Home : Aircraft : LSA :
Plane & Pilot
Tuesday, July 17, 2012

Wings Of Freedom

A brief review, some reminiscence and a broad-stroke celebration of Light-Sport Aircraft

As LAMA (Light Aircraft Manufacturing Association) head Dan Johnson wrote recently, several LSA makers, among them Arion (Lightning LS-1), U.S. Sport Aircraft (SportCruiser), Remos (GX series) and Flight Design (CT line) have worldwide dealer networks.

Meanwhile, the most dramatic boost recently to growing the global light-sport market is the creation by EASA (FAA-equivalent European Aviation Safety Agency) of the long-awaited CS-LSA category. Three aircraft have already been certified under the new type: Flight Design's CTLS-ELA, Czech Sport Aircraft's PS-28 Cruiser (the original SportCruiser and one-time Piper Sport) and Evektor's SportStar RTC (for restricted type certificate).

As in the U.S., CS-LSA aircraft are limited to two seats and a max of 1,320 pounds all-up weight, and must be flown with LSA-similar airspace restrictions. The good news is tempered by a significant downside for smaller LSA manufacturers though: Although EASA accepts the ASTM standard, it also imposes its own stiff certification costs. Simply put, CS-LSA is more like an FAA-style type certification, and will bring higher production costs to manufacturers, which will be passed on to buyers.

TL 3000 Sirius
Still, this development does mean that American producers able and willing to pony up and jump through the EASA hoop now have a clear path to selling S-LSA in Europe. There's also more potential incentive for the Euro-buyer that's not allowed in the U.S. LSA category: the EASA certificate will allow commercial use, including charter and other for-hire activities. For potential owners, dealers and flight schools seeking ways to maximize the earning potential of LSA purchases, that could make the higher price pay off in the long run.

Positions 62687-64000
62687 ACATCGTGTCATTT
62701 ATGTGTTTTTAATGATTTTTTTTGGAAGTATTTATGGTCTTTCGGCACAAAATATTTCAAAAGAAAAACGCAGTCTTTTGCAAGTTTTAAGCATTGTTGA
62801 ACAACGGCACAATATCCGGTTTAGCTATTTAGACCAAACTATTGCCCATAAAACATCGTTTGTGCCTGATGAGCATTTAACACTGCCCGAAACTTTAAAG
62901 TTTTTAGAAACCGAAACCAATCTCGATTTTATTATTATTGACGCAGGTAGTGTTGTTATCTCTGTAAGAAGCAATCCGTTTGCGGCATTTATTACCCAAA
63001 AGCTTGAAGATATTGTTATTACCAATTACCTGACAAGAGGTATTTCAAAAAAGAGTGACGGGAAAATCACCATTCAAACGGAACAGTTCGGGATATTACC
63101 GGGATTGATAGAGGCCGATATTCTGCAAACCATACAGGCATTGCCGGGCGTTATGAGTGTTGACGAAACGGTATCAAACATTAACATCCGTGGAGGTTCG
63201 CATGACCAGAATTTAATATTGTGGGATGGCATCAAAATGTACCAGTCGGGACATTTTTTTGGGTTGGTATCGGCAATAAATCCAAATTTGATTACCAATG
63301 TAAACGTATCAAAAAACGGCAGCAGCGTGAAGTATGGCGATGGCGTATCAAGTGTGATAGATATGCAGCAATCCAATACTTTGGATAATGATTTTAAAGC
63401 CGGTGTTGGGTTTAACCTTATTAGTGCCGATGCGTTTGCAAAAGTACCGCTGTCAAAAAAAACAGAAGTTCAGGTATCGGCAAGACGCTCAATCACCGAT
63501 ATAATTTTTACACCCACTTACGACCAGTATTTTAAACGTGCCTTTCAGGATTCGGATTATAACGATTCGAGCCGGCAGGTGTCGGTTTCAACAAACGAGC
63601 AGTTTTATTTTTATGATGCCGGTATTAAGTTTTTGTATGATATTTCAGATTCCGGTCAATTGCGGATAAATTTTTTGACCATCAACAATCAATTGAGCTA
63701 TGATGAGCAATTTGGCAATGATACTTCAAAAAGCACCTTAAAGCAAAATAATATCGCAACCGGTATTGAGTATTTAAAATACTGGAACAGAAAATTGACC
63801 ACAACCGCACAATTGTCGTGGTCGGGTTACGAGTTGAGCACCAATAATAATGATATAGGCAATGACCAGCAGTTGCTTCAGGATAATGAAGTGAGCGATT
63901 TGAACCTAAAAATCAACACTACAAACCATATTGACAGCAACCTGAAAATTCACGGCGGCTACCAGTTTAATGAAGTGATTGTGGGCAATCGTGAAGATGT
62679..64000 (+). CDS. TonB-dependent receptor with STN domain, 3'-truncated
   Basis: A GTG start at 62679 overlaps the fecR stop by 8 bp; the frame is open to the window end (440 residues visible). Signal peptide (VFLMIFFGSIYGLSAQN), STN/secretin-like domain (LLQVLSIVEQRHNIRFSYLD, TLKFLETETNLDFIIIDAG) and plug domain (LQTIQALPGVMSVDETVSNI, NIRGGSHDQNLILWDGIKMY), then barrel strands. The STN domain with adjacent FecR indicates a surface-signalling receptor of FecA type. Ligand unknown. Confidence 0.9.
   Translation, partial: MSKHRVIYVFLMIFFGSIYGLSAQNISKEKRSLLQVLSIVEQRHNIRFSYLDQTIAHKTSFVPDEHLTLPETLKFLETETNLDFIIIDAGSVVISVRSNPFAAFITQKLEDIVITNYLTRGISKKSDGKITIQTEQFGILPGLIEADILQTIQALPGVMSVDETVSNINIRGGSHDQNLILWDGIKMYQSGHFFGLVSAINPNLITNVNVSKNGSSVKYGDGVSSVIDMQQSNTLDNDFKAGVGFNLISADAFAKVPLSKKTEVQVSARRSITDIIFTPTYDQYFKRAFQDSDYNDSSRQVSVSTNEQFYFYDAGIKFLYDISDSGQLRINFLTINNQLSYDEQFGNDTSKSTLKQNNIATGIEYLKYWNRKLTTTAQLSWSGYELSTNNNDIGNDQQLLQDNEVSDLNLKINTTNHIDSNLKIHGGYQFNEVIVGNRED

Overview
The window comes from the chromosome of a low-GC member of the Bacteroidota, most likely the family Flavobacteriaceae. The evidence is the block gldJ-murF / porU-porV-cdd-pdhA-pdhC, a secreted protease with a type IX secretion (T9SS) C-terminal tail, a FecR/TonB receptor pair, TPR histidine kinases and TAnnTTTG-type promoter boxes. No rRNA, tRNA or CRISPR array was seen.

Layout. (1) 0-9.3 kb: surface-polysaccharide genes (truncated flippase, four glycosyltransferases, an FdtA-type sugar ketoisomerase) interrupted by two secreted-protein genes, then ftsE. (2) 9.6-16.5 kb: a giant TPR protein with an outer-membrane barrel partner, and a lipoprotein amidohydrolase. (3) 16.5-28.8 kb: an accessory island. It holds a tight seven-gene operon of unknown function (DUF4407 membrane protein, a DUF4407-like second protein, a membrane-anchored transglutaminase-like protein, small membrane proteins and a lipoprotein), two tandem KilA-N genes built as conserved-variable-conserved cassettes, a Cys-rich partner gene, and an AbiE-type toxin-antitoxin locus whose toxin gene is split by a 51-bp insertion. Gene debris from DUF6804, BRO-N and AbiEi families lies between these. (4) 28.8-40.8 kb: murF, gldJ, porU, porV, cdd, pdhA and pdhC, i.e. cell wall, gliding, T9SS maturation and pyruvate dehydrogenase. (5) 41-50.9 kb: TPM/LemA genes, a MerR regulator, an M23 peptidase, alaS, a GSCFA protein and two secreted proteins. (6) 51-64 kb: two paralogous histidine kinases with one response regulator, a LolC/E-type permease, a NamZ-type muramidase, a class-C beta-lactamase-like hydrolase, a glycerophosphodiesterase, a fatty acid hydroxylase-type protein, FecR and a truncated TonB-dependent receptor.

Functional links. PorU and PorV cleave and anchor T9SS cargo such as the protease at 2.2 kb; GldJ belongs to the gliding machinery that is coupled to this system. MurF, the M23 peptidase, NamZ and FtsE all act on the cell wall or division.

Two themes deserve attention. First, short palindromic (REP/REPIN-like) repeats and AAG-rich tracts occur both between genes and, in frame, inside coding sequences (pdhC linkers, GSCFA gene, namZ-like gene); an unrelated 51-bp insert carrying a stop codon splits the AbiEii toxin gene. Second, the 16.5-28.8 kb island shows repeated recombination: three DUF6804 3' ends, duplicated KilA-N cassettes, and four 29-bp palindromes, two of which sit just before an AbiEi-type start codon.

Still, not every company with deep pockets is eager to jump on board the EASA bandwagon as it currently stands. Cessna has put a halt to its European sales, complaining that the CS-LSA rules are just too costly. Big C says it may resume European sales, if it can convince EASA to modify and adjust downward its certification tariff. Since the Skycatcher is already listed at $149,900, although that includes some standard features that are optional on other LSA, you can understand the company's reticence to compete across the pond.

But the overall trend looks positive, if improvement seems glacial sometimes. The global market and regulatory framework are maturing—ultimately a good thing for the LSA industry.

For would-be students, veteran pilots and everybody in between, there's a rich and colorful world of flight waiting for you. Go out and learn to fly a taildragger, spend $10 to $15 an hour on gas for a lazy flight above the countryside, or take your sweetheart or best pal for a long cruise in comfort at over-100 knot speeds. Or hop in an acro bipe and turn yourself upside-down.

All that's waiting is your desire, because whatever your pleasure, you'll likely find an LSA to match it.


Add Comment